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Jink & jinker

Posted by Lotg on October 04, 2003

In Reply to: Get a wriggle on posted by R. Berg on October 03, 2003

: : : To tell someone to get a wriggle on is to tell them to get a move on, hurry up, etc. But why wriggle? How can that speed things up? Anyone know how this started?

: : to 'wriggle' is to squirm or to make progress forward by deviating from the straight course by going left and right in succession. for example if somebody was caving and crawling through a confined space "getting a wriggle on" would get them through quicker.

: : Also the human bottom "wiggles" when walking quickly - somebody could quite properly say "get a wiggle on" meaning to go from normal walking pace to something faster.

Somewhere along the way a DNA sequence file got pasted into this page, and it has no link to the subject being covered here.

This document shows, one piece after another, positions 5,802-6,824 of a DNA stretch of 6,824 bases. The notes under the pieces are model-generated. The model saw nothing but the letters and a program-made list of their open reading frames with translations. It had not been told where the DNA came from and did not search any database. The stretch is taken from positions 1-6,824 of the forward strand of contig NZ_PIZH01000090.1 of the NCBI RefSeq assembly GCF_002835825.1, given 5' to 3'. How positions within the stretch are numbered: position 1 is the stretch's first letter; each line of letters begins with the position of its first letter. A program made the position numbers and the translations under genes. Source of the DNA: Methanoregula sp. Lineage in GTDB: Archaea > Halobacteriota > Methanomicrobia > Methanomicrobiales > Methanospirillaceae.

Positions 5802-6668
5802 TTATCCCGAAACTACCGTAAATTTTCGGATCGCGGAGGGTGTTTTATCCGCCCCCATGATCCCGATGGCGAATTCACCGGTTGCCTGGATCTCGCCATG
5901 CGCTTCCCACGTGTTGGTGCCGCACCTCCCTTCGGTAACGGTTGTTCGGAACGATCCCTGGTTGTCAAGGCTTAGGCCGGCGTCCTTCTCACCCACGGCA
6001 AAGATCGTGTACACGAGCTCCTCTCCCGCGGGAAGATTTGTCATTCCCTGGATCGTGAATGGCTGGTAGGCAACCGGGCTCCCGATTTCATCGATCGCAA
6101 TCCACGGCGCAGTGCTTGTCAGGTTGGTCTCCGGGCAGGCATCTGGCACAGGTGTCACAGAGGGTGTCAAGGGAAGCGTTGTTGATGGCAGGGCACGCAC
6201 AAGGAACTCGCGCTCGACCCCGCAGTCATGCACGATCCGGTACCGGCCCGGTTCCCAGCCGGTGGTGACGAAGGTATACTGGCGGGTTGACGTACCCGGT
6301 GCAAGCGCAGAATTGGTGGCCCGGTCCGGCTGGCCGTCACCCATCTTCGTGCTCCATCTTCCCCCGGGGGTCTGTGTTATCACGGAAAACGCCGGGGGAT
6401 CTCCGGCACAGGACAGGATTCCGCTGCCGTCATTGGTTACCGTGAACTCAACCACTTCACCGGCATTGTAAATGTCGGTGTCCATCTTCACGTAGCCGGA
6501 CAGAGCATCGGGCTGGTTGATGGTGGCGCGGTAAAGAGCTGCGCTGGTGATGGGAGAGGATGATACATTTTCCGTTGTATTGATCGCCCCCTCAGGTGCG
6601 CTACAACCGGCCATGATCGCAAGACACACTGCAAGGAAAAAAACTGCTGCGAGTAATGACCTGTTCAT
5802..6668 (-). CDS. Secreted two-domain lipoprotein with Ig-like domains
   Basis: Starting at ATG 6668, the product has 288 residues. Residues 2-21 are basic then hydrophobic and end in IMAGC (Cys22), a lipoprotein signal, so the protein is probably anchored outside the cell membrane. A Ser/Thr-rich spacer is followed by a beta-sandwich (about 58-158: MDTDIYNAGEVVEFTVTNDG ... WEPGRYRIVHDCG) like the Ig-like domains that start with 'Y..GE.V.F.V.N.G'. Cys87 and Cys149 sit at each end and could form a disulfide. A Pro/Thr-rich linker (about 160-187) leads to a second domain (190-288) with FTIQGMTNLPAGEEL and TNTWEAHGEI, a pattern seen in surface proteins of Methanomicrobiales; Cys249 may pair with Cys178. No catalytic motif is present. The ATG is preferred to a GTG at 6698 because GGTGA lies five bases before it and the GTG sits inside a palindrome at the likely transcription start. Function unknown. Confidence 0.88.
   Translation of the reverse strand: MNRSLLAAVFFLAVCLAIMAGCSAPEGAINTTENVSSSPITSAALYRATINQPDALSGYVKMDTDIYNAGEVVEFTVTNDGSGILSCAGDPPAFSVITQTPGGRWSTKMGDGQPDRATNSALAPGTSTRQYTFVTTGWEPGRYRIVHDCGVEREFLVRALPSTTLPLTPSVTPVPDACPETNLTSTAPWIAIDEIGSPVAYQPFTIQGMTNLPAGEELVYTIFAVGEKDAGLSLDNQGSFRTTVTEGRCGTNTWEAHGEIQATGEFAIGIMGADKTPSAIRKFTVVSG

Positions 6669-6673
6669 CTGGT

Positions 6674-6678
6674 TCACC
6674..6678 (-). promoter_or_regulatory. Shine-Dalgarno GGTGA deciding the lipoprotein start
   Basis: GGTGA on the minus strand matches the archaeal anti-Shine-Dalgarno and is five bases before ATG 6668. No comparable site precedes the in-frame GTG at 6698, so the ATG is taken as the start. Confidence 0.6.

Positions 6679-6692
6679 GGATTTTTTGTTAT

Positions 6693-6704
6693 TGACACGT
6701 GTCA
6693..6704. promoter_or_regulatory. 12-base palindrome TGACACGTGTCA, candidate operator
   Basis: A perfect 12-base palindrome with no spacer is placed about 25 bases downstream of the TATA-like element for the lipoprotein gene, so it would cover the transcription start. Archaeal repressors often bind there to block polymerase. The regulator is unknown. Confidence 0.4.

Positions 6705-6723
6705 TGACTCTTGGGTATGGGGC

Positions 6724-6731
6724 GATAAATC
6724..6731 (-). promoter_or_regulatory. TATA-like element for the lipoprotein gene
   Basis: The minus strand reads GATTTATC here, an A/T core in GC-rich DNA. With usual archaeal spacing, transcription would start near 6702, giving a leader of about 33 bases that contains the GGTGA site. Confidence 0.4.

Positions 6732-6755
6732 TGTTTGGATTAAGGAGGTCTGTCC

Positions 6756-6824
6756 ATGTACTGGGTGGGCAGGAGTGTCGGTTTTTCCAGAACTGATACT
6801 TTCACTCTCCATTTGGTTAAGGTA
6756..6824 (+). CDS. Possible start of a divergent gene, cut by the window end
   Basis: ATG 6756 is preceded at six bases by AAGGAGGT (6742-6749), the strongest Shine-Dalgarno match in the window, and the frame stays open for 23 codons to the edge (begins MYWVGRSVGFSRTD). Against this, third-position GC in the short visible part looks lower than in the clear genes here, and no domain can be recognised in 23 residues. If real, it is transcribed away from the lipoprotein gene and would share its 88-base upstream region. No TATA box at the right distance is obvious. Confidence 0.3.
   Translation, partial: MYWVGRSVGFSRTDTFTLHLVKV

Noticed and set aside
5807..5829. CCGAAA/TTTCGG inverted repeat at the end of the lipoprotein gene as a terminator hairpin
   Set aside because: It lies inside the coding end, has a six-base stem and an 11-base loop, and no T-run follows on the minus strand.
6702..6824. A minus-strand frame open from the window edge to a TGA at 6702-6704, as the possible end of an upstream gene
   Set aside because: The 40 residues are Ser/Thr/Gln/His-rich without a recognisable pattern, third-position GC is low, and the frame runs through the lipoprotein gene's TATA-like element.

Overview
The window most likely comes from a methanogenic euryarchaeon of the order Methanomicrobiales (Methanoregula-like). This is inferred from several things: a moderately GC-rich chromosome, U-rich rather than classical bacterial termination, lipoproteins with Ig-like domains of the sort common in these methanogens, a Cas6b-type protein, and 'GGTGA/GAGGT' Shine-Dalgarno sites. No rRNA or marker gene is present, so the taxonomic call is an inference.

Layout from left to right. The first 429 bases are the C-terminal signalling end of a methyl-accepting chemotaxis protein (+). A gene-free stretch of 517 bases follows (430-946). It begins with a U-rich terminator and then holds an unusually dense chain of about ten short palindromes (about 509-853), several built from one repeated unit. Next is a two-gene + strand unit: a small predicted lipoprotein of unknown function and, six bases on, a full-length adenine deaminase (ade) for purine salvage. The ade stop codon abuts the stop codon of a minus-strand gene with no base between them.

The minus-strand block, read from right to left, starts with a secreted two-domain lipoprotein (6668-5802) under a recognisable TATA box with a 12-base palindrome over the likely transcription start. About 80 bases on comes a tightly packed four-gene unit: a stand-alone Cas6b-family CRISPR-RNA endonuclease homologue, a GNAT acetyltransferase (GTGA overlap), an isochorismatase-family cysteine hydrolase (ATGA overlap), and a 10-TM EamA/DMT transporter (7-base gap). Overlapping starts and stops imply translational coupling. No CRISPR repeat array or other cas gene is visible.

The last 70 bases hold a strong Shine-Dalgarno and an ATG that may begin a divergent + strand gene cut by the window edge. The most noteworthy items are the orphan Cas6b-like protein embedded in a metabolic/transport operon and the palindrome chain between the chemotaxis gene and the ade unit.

: : Either makes sense.

: : there is another good word for wriggling - and that is "jink" - it is often used of attacking football players dodging and twisting their way through tackles - it may be Scottish in origin - my team (Woking FC) used to have a player nick-named "jinky" (Scott Steele) who was a Scot by origin as well as by name.

: "Get a wiggle on" is, or used to be, a common U.S. version. In fact, I haven't heard "wriggle" used in the phrase. I think "wiggle" is used there simply to signify movement or activity of any kind.

I was interested to hear the word 'jink'. Does this have any relevance to 'jinker', as in the kind a horse pulls?